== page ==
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WASE II: Ventricular Changes in Patients with Acute COVID-19 Infection: Follow-Up of The World Alliance Societies of Echocardiography (WASE-COVID) Study.

  • | By Ultromics

Karagodin et al, J Am Soc Echocardiogr. 2021.

COVID-19 infection is known to cause a wide array of clinical chronic sequelae but little is known regarding the long-term cardiac complications. We aim to report echocardiographic follow-up findings and describe the cardiac remodelling that occurs following acute infection. 

Patients enrolled in the WASE-COVID study with acute COVID-19 infection were asked to return for a follow-up transthoracic echocardiogram (TTE). Overall, 198 returned at a mean of 129 days of follow-up, of which 153 had paired baseline and follow-up images that were analyzable, including left ventricular (LV) volumes, ejection fraction (EF), and longitudinal strain (LVLS). Right-sided echocardiographic parameters included right ventricular (RV) global longitudinal strain (RVGLS), RV free wall strain (RVFWS), and RV basal diameter (RVBD). Paired echocardiographic parameters at baseline and follow-up were compared for the entire cohort and for subgroups based on the baseline LV and RV function.

For the entire cohort, echocardiographic markers of LV and RV function at follow-up were not significantly different from baseline (all p>0.5). Patients with hyperdynamic LVEF at baseline (>70%), had a significant reduction of LVEF at follow-up (74.3±3.1% vs. 64.4±8.1 %, p<0.001), while patients with reduced LVEF at baseline (<50%) had a significant increase (42.5±5.9% vs 49.3±13.4% , p=0.02), and those with normal LVEF had no change.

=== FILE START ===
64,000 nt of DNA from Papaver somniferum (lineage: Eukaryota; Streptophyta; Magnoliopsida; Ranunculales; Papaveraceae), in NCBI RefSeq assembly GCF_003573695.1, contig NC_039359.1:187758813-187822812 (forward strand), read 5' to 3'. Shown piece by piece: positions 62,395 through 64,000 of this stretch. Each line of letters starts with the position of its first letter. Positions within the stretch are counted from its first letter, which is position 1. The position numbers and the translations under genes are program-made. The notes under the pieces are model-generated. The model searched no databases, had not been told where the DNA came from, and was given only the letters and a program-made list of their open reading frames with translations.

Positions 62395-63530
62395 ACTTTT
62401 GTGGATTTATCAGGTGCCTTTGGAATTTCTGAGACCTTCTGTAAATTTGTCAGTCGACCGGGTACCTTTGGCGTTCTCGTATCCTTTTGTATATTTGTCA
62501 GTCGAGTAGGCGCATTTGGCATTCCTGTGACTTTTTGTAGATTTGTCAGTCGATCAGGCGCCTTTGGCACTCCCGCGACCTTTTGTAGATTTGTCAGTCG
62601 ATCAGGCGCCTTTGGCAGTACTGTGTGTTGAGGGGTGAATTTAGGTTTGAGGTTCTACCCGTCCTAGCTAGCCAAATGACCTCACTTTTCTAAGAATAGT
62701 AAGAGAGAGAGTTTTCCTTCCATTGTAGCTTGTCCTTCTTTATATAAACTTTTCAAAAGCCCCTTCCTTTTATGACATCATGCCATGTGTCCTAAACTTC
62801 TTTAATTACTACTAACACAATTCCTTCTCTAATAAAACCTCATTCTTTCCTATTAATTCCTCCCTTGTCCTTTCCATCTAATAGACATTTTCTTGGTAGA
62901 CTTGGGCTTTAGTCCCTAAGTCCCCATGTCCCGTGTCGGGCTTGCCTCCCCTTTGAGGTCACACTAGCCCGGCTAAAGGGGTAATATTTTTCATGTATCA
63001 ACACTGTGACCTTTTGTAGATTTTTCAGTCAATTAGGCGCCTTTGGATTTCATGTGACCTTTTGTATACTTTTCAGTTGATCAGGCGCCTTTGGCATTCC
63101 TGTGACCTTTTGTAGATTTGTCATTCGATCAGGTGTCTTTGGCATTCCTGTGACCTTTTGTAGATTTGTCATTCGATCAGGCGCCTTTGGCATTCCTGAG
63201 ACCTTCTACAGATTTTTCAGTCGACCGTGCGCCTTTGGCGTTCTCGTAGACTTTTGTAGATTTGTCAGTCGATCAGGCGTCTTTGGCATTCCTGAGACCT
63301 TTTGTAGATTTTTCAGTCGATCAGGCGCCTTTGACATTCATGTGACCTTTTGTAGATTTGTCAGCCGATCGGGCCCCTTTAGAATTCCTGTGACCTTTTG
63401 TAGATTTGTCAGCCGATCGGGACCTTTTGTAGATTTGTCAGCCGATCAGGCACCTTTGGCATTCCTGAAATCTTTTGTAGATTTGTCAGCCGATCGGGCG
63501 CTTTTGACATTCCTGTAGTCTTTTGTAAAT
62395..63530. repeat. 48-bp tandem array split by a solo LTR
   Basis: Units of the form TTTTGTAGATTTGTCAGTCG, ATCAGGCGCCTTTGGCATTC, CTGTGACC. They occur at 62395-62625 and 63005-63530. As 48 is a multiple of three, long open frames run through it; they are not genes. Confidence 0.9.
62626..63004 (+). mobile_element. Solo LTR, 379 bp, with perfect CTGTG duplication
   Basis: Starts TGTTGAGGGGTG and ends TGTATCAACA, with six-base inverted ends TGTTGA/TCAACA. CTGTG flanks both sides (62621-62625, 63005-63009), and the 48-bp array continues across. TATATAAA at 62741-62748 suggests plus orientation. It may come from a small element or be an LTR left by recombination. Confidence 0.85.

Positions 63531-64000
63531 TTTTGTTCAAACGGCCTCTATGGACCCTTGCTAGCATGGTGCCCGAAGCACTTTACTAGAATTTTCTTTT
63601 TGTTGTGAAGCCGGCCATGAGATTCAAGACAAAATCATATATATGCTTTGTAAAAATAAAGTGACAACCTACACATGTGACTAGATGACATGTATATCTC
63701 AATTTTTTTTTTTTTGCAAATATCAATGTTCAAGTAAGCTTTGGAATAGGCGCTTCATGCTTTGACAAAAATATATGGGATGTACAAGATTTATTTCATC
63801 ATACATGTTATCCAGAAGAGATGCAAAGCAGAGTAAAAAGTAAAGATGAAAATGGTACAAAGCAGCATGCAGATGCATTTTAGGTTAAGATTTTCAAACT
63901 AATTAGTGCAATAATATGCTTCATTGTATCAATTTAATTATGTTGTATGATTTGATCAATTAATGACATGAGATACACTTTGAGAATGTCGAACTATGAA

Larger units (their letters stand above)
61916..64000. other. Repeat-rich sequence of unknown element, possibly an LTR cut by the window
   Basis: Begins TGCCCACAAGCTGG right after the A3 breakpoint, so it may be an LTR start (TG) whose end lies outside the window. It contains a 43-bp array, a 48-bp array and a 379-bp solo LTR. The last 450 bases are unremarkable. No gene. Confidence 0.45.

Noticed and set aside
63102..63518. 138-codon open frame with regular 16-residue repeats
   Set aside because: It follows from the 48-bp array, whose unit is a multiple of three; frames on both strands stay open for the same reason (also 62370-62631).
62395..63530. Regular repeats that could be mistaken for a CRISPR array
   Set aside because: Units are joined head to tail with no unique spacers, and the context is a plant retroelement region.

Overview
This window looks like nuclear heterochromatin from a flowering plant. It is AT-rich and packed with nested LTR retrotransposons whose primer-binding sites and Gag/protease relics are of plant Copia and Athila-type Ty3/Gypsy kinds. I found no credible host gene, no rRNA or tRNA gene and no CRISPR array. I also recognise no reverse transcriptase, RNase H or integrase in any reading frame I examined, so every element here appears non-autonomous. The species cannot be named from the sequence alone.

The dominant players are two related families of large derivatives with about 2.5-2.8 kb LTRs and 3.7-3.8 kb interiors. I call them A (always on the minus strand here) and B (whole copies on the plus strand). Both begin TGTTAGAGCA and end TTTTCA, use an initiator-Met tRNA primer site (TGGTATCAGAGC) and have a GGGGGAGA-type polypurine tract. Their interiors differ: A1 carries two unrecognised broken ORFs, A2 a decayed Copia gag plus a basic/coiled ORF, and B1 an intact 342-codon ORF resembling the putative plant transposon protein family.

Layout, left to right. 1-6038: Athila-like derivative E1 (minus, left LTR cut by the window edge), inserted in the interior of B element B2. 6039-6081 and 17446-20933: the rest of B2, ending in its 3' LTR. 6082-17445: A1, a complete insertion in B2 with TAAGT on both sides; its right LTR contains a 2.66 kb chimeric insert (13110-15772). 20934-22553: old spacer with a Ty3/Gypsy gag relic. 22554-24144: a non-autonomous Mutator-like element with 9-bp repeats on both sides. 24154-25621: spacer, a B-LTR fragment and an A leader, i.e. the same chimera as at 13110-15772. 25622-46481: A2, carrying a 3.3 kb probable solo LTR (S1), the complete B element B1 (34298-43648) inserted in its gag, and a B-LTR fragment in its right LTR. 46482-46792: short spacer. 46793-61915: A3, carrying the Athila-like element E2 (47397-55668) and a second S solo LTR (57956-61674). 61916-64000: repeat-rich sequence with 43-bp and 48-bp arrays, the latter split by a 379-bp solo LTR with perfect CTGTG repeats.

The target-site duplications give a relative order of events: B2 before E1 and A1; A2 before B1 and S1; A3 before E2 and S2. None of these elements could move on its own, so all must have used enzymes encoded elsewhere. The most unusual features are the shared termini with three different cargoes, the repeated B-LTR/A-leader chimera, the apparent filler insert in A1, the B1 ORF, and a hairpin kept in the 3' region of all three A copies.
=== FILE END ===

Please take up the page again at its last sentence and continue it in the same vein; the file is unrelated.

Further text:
Patients with normal LVLS (<-18%) at baseline, had a significant reduction of LVLS at follow-up (-21.6±2.6 % vs. -20.3±4.0% , p=0.006), while patients with impaired LVLS at baseline, had a significant improvement at follow-up (-14.5±2.9 % vs. -16.7±5.2%, p<0.001).

Patients with abnormal RVGLS (>-20%) at baseline, had significant improvement at follow-up (15.2±3.4 % vs. -17.4±4.9 %, p=0.004). Patients with abnormal RVBD (>4.5 cm) at baseline, had significant improvement at follow-up (4.9±0.7 cm vs 4.6±0.6 cm, p=0.019).

Conclusion

Overall, there were no significant changes overtime in LV and RV function of patients recovering from COVID-19 infection. However, differences were observed according to baseline LV and RV function, which may reflect recovery from the acute myocardial injury occurring in the acutely ill. LV and RV function tends to improve in those with impaired baseline function, while it tends to decrease in those with hyperdynamic LV or normal RV. 

See full publication: https://www.onlinejase.com/article/S0894-7317(21)00817-8/fulltext 

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